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Texas Deceptive Trade Practices Act – Public perception can mean more than actual existence

By: Monica Rey Bailey

Regardless of if the shirt fits, think twice before you wear it.

Under the Texas Deceptive Trade Practices Act (“DTPA”), what a business or individual puts forth to the general public can be held deceptive regardless of the actual relationship between the parties.

We recently came across this issue in a case centered on a shirt.  A business owner, proud of his company, provided his independent contractors with shirts which displayed the name of the company.  Wearing the shirt was not a requirement of the job, as the shirt was not a uniform or part of a mandated outfit; however, many of the independent contractors did wear the shirt while on jobs for the business.  This business owner never thought someone would think the independent contract was an employee, as the contractual agreement between the business and the client specifically identified the individuals performing the work as independent contractors, and the independent contractor business cards specifically identified the workers as such.  Regardless, a client sued the business, alleging deception as to the source of the services, as the shirt worn lead the client to believe he was being serviced by an employee of the business – not a subcontractor. The client alleged he would not have chosen the business had he known actual services were to be performed by an independent contractors and not employees of the business.

Before the passage of the DTPA, it was difficult – if not impossible – for innocent consumers to hold businesses legally accountable in court for intentionally harming the public.  The DTPA enabled consumers to hold companies liable for trade practices found to be false, misleading or deceptive, and recover damages from said businesses for such bad acts.[1]  So while in most situations a shirt is usually just a shirt, under the protection of the DTPA, if a shirt causes confusion about who is actually providing goods or services, and an innocent consumer is injured or otherwise harmed, the shirt can become a vehicle to liability.  In fact, a shirt can open a business up to a “laundry list” of issues under the DTPA – thirty-one (31) acts for which consumers may sue under if the consumers relied on “the shirt” to their detriment.[2]  If the consumer can show the person acted “knowingly,” the consumer receive an award of up to three (3) times the damages.[3]

One of the laundry list items proscribes actions that cause “confusion or misunderstanding as to the source, sponsorship, approval or certification of good or services.”[4]  A jury is usually the factfinder in a DTPA claim, who decides if the facts and circumstances show a person’s actions were “knowingly” – meaning, if the person knew they were causing confusion or misunderstanding to a consumer, said tortfeasor will likely be liable for treble damages.[5]  Another important factor about the DTPA is a victorious consumer is entitled to reimbursement of the attorney’s fees spent in obtaining said recovery.[6]  Due to the extremely high costs associated with litigation, this reimbursement could dwarf the amount of the actual damage award.  Remember, while DTPA claims can arise from overt acts clearly intended to deceive a consumer, a DTPA claim can also arise without such overt tactic – such as an independent contract wearing your company’s shirt while perform working for you.  The business owner was proud of his company name and of the people who performed services for him, but did not recognize a consumer could be confused by something as simple as a company name on a shirt.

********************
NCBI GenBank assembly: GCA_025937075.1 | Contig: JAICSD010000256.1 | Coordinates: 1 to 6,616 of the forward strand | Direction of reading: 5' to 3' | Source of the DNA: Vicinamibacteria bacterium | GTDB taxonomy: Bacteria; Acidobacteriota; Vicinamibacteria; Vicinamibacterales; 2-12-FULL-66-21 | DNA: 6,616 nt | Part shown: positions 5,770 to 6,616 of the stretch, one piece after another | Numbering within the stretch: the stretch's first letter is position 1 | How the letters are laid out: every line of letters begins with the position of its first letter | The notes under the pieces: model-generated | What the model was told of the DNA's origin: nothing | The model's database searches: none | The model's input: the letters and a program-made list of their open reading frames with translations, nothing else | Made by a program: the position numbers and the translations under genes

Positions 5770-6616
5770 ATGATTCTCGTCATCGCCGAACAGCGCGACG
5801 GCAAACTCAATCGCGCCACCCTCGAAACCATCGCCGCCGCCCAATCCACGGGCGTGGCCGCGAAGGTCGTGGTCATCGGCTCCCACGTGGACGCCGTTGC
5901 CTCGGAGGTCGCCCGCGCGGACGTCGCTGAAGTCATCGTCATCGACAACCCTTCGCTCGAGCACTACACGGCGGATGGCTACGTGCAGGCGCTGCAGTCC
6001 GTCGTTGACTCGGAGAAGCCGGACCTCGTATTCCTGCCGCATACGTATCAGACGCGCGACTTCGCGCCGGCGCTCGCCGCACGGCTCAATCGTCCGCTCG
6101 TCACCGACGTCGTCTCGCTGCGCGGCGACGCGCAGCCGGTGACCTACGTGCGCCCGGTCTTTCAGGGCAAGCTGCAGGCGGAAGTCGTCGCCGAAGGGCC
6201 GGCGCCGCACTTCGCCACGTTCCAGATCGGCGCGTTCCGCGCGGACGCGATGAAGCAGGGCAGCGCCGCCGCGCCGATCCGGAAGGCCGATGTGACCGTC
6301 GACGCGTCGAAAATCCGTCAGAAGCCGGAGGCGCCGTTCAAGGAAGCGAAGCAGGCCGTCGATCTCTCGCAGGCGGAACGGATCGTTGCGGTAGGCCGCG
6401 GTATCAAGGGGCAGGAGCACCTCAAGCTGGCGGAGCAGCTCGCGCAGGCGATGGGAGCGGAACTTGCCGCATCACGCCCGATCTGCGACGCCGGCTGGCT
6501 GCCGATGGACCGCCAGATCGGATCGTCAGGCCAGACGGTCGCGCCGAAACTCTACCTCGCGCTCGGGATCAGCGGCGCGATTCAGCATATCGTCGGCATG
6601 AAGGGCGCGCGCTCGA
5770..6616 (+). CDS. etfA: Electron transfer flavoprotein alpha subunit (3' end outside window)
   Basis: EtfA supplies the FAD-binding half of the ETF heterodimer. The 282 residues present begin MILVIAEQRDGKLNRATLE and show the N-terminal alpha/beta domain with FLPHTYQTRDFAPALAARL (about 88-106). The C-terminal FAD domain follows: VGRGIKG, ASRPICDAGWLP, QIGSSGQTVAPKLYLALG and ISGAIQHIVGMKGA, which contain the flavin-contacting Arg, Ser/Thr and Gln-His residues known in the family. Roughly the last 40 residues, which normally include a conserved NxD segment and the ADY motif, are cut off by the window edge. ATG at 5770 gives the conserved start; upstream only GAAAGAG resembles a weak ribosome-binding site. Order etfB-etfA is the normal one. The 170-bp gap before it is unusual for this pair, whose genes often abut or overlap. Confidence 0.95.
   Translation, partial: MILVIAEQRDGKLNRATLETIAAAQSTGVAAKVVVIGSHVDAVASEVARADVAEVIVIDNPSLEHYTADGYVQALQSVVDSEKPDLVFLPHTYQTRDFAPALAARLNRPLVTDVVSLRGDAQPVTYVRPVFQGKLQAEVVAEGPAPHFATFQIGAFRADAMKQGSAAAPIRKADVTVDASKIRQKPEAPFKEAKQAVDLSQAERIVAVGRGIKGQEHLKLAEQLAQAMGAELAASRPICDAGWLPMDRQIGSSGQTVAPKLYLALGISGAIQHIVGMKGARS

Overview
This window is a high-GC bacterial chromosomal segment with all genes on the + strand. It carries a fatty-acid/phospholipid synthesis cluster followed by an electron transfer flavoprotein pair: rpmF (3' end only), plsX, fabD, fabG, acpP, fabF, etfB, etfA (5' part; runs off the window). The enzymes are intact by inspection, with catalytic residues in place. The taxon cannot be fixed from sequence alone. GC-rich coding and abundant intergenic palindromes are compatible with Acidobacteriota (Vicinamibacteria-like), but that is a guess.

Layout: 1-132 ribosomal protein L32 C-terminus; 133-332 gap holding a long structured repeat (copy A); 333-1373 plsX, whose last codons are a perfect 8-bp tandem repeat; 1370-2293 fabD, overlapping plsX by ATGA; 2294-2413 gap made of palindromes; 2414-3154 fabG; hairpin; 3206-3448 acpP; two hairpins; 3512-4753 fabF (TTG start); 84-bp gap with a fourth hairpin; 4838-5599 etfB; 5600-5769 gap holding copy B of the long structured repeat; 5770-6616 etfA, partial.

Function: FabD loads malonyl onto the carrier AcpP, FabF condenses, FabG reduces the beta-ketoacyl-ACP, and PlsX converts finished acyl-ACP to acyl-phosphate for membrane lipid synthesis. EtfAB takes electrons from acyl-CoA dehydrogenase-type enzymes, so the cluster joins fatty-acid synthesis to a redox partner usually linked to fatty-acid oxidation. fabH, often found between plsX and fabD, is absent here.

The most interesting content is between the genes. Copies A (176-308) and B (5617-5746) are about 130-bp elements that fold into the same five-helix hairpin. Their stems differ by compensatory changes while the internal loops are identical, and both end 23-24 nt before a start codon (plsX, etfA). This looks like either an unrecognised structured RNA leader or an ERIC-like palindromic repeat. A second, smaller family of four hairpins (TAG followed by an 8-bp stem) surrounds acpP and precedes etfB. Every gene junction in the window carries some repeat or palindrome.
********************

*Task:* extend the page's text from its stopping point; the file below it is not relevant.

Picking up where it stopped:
How can you protect you and your business?  Be clear!  If someone is wearing a shirt with your business logo, make sure their nametag or other identification information clearly states the person is an independent contractor.  When booking appointments, remind consumers, by telephone or by email, the services being provided are going to be performed by independent contractors.  Always keep in mind consumers are listening to the words being used in describing the services or goods being providing.  Take time to educate yourself on the DTPA “laundry list” and make sure the contractors you use know the provisions of the DTPA and understand what types of acts, however harmless they may seem, can open them and you up to a DTPA claim.  If you have any question or would like to discuss how best to protect your business, please give our firm a call.

[1]  “False, misleading, or deceptive acts in the conduct of any trade or commerce are hereby declared unlawful and are subject to action by the consumer protection division under … this Code.” Texas Business and Commerce Code. Sec. 17.46.

[2]  Texas Business and Commerce Code Sec. 17.46(a)(1)-(31).

[3]  Texas Business and Commerce Code Sec. 17.50(b)(1).

[4]  Texas Business and Commerce Code Sec. 17.46(a)(2).

[5]  Texas Business and Commerce Code Sec. 17.50(b)(1).

[6]  Texas Business and Commerce Code Sec. 17.50(d).